The one we recommend the most is the Tower Falls Ski Trail, a 5-mile round trip easy trail that has views of the Yellowstone River at the bottom of a snow-covered canyon and Tower Falls. We did this trail in February, and when we got to the falls, much of the falls had frozen over! We also saw bison covered in snow along the trail.
This trail follows the unplowed Tower-Canyon road, which is wide, making it great for beginners. All the hills are gradual as well, so you don’t need to worry about getting going too fast!
Skis and snowshoes rental is available at the Mammoth Hot Springs Ski Shop in the Mammoth Hot Springs Hotel. They will fit you for skis or snowshoes and provide you with all the essential equipment. They also have up-to-date info on the trails and offer lessons and guided trips.
From there, you can drive yourself to Tower Junction, where you can park, and you will see the trailhead. We enjoyed the fact that we could access this trailhead by ourselves anytime we’d like.
Learn more about: 11+ Fun Things To Do around Tower Roosevelt in Yellowstone
Snowcoach Tour to Firehole Basin, Grand Canyon of the Yellowstone River, or Norris Geyser Basin
Snowcoach tours are a great way to see the interior of Yellowstone while enjoying a heated ride. With these tours, not only do you get to enjoy the scenic drive, but you also get to see some iconic Yellowstone features covered in snow. The snow coach drivers also do a great job sharing Yellowstone facts and history during your trip.
Although the snow coaches are heated, you will be outside a lot for sightseeing stops and at the destinations themselves, so be sure to dress warm and in layers.
Firehole Basin is a one-way drive that takes you along the Firehole River, which features steep canyon walls, thermal features, and waterfalls. This was another place where the warm thermal features were creating beautiful natural ice sculptures in the trees and along the sides of the canyon.
The Grand Canyon of Yellowstone is a beautiful spot any time of the year, but in the winter, you will get to experience it with far fewer people. If weather permits, your guide may continue south to Hayden Valley before turning around.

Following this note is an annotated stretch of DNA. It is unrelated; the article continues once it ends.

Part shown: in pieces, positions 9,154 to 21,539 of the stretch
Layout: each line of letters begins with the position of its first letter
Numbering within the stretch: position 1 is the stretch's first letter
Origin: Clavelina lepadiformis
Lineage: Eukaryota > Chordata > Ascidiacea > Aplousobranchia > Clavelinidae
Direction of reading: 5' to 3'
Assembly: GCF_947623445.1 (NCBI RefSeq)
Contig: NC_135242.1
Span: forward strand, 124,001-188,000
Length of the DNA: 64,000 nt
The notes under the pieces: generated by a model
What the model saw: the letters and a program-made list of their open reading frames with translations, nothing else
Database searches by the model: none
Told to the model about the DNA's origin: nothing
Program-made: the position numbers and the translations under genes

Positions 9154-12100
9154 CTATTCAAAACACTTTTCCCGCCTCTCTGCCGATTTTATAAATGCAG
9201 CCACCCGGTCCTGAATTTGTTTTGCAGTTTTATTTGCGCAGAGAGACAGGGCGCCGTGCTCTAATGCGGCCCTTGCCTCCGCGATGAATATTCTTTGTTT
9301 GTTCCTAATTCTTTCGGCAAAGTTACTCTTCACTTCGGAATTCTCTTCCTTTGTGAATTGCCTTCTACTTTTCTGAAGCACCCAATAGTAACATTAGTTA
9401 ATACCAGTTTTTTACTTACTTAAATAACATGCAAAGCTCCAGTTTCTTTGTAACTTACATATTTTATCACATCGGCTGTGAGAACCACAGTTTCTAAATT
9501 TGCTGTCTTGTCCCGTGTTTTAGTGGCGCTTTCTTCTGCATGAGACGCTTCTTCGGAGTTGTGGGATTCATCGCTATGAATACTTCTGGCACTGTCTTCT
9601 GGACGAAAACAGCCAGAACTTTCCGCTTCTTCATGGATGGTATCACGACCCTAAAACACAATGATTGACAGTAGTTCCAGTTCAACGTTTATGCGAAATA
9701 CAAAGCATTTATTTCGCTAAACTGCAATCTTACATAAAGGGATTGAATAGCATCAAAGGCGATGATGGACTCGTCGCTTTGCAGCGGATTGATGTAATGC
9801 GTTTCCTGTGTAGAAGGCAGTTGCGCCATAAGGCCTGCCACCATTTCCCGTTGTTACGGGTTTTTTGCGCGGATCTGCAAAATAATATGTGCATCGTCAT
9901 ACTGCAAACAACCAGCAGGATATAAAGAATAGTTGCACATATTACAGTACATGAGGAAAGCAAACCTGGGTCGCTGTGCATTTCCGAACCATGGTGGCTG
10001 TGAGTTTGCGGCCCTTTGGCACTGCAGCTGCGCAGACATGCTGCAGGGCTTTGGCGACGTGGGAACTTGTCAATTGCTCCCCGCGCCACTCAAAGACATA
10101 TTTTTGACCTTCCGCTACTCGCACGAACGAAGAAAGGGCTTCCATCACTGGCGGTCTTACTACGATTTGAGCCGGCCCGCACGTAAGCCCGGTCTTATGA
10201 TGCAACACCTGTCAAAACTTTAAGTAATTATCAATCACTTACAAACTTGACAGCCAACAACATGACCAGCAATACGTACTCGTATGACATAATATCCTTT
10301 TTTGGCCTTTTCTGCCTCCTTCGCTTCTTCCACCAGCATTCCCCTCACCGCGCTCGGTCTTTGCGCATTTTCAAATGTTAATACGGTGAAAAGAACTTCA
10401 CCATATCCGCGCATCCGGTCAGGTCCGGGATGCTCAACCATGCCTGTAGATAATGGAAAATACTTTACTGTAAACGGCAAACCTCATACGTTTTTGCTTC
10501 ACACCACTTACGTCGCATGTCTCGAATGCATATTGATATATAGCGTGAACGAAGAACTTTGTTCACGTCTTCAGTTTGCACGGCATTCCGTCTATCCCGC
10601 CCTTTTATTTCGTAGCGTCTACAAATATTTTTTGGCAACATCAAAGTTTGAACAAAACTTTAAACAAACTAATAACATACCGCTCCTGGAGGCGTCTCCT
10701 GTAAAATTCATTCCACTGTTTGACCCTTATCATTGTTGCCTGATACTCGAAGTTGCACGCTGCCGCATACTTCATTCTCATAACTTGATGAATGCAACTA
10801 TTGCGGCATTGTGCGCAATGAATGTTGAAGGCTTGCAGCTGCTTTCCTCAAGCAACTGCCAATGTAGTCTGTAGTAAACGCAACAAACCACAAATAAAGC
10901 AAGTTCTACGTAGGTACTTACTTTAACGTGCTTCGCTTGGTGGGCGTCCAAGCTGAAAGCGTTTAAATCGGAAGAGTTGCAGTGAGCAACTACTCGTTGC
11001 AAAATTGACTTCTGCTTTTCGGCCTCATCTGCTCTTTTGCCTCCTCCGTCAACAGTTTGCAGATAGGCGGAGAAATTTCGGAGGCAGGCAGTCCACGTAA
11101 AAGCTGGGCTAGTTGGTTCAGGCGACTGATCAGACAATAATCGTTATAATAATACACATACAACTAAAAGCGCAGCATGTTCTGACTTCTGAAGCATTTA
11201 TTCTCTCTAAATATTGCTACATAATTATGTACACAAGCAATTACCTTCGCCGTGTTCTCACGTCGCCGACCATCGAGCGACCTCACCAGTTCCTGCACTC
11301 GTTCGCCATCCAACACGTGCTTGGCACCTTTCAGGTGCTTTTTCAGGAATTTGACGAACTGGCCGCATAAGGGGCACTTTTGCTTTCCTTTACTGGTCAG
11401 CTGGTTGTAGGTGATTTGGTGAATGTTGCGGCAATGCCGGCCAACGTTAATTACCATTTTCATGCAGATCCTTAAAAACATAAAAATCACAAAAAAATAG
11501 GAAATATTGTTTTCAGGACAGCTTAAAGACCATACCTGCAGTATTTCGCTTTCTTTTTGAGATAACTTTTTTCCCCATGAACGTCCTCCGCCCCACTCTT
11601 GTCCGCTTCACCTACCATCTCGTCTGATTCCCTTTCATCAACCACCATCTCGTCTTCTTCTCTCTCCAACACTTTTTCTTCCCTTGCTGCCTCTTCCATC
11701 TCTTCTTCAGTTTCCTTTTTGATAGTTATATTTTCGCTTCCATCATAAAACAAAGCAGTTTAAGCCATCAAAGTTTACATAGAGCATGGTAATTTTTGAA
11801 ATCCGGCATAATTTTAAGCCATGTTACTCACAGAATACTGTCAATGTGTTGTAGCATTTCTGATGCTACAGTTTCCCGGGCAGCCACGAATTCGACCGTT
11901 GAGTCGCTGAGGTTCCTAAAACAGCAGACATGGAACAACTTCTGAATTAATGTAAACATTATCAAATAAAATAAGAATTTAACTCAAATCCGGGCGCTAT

If you love geysers and thermal features, then Norris Geyser Basin is a very cool place to visit in the winter. The combination of the thermal features, snow, and cold air creates a unique landscape. This is also one of the lesser-known places to visit in the winter, so you won’t have to deal with crowded boardwalks like in the summer months.
Hang out in Mammoth and Ski or Snowshoe Around the Terraces
Mammoth Hot Springs is the only park area with amenities you can access with your personal vehicle in the winter. Drive in, walk the lower terrace boardwalk, get souvenirs at the gift shop, get information on the park and tours, and check out the historic Yellowstone buildings.
The Upper Terrace Loop Ski Trail is a convenient and easy 1.5-mile round-trip trail with unique views of the terraces, as well as scenic views of snow-covered mountains. You can rent snowshoes and cross-country skis from the Bears Den ski shop located in the gift shop in the Mammoth Hot Springs Hotel. Then simply drive up to the upper terrace parking, and you will see the trailhead.
After skiing, head back to the Mammoth General Store to get hot chocolate and grab something.
Note that the Mammoth Hot Springs Hotel will be closed for the 2022-2023 winter season due to the historic June flooding that occurred in the area. The general store, gift shop, and ski shop will be open.
You could also check out all the great things to do in Gardiner, Montana!
Drive through Lamar Valley Looking for Wildlife
Lamar Valley is known for its wildlife viewing, and it’s no different in the winter season. We loved that we could do this drive on our own anytime we wanted, although doing a guided tour will most likely ensure that you see more wildlife.